“Although concerning to see these cases, it did follow a typical pattern of a late-summer spike in domoic acid cases in the region,” Rulli said. “One thing we do know is that the algae (Pseudo-nitzschia) thrives in unusually warm waters off the West Coast — ocean conditions that have become more frequent in recent years as we see the impacts of climate change increase.”
This event was not related to the algal bloom that spread across the San Francisco bay in late August. Sue Pemberton, a curatorial assistant who is also on the marine mammal response team at the California Academy of Sciences, said she had not observed high numbers of animals impacted by domoic acid toxicosis in the Bay Area.
But the bloom of pseudo-nitzschia in San Luis Obispo County did sicken sea lions in Southern California. And while the Marine Mammal Center said the event was not considered unusual in San Luis Obispo County, the Channel Islands Marine and Wildlife Institute called the outbreak “a crisis situation” in Santa Barbara and Ventura counties. A spokesperson for the rescue organization told SFGATE that volunteers came to the aid of more than 262 marine mammals sickened by domoic acid since Aug. 15, some of which required multiple field responses. Most of the affected animals were adult female sea lions, but they also encountered nine male sea lions, two Northern fur seals and one long-beaked common dolphin exhibiting the telltale symptoms of domoic acid toxicosis.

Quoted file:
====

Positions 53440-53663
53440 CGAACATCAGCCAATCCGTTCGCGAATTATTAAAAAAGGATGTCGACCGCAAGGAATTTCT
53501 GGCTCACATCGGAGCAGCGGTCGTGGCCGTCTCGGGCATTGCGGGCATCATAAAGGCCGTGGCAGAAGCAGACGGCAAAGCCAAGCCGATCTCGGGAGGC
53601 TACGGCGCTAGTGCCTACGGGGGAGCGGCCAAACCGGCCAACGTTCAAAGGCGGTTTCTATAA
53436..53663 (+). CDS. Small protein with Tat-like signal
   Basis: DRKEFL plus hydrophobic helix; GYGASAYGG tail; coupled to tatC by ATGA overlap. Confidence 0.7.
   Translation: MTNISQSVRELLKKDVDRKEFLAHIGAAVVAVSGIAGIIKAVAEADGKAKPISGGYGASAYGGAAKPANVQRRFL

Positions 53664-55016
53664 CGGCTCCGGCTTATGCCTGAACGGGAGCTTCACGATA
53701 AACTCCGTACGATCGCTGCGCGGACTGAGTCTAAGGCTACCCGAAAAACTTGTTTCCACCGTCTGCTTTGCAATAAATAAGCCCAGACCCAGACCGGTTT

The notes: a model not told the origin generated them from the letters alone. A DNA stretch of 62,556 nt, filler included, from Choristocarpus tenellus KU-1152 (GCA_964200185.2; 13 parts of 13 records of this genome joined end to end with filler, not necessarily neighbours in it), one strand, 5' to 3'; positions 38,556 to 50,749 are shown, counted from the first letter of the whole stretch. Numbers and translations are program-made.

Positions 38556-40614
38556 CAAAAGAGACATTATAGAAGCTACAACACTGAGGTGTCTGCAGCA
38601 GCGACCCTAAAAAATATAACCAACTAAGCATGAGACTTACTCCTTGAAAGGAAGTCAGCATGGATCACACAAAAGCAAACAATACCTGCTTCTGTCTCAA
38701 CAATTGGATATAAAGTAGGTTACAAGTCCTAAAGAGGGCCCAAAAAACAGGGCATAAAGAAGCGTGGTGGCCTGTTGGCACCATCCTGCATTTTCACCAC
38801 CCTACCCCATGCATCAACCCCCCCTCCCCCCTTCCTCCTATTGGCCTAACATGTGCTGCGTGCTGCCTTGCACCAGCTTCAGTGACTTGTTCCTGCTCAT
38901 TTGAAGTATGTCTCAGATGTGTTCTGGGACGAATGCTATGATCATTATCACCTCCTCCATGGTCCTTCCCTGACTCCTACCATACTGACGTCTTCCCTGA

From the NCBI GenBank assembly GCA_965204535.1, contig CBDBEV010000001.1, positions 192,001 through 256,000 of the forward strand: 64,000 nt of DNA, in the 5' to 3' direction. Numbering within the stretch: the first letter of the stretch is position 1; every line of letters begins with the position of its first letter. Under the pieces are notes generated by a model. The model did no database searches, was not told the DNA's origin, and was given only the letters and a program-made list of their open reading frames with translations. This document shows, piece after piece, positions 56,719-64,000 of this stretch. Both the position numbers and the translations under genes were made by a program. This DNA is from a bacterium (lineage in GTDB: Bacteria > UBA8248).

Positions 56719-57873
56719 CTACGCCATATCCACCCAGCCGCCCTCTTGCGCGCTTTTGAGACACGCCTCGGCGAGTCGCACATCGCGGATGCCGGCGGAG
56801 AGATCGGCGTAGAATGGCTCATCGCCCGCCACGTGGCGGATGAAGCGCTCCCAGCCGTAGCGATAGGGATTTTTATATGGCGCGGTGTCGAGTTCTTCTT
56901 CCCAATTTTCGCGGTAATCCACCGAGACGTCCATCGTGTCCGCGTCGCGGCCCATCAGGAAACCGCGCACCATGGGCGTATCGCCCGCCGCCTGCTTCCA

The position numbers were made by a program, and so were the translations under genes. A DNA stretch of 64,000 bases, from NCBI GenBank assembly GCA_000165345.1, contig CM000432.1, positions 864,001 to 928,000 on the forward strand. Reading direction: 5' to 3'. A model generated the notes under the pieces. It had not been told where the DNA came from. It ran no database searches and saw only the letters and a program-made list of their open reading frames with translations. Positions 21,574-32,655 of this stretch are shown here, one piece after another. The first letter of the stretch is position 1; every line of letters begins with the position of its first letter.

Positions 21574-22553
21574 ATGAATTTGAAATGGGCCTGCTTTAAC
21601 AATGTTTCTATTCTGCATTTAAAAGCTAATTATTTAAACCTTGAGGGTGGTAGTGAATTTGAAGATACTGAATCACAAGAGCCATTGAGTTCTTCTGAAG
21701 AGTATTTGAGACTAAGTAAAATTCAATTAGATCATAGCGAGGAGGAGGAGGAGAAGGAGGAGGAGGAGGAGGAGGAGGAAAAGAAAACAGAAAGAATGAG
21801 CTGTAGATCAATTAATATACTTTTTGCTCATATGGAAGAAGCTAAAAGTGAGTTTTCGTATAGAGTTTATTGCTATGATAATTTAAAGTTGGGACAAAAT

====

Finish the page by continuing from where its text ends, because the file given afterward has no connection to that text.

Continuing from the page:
“This was a very difficult time for CIMWI’s all-volunteer team,” the spokesperson said in an email, noting that the organization was fielding 50-100 calls a day. “This strain was potent and much stronger than CIMWI has ever experienced. CIMWI saw more acute symptoms and higher rates of mortality on the beaches and with animals receiving treatment and supportive care.”
California sea lion needle (right) rests in a rehabilitation pool pen during treatment for domoic acid poisoning at the Marine Mammal Center’s hospital and visitor center in Sausalito. The adult female sea lion was successfully released back to the wild at Chimney Rock in Point Reyes National Seashore on Sept. 29, 2022.
Bill Hunnewell © The Marine Mammal Center
Sea lions can be the first animals to be affected by a toxic algal bloom, Rulli said. Because domoic acid can also sicken humans who eat contaminated fish and lead to amnesic shellfish poisoning, a life-threatening condition, the Marine Mammal Center provides data to the state’s public health department so it can closely monitor and issue warnings on seafood.
In the meantime, Rulli said, the center’s scientists are working to investigate the toxic algal bloom’s links with climate change and other environmental factors.
“The past experience of dealing with mass stranding events, including due to domoic acid poisoning, is invaluable and allows us to perform the logistics of the rescue, transport and animal care seamlessly,” said Aliah Meza, operations manager at The Marine Mammal Center’s Morro Bay field office. “Thanks to our dedicated response volunteers in coordination with our veterinary staff, we’re heartened to know that these sick animals are receiving a second chance to return to their ocean home.”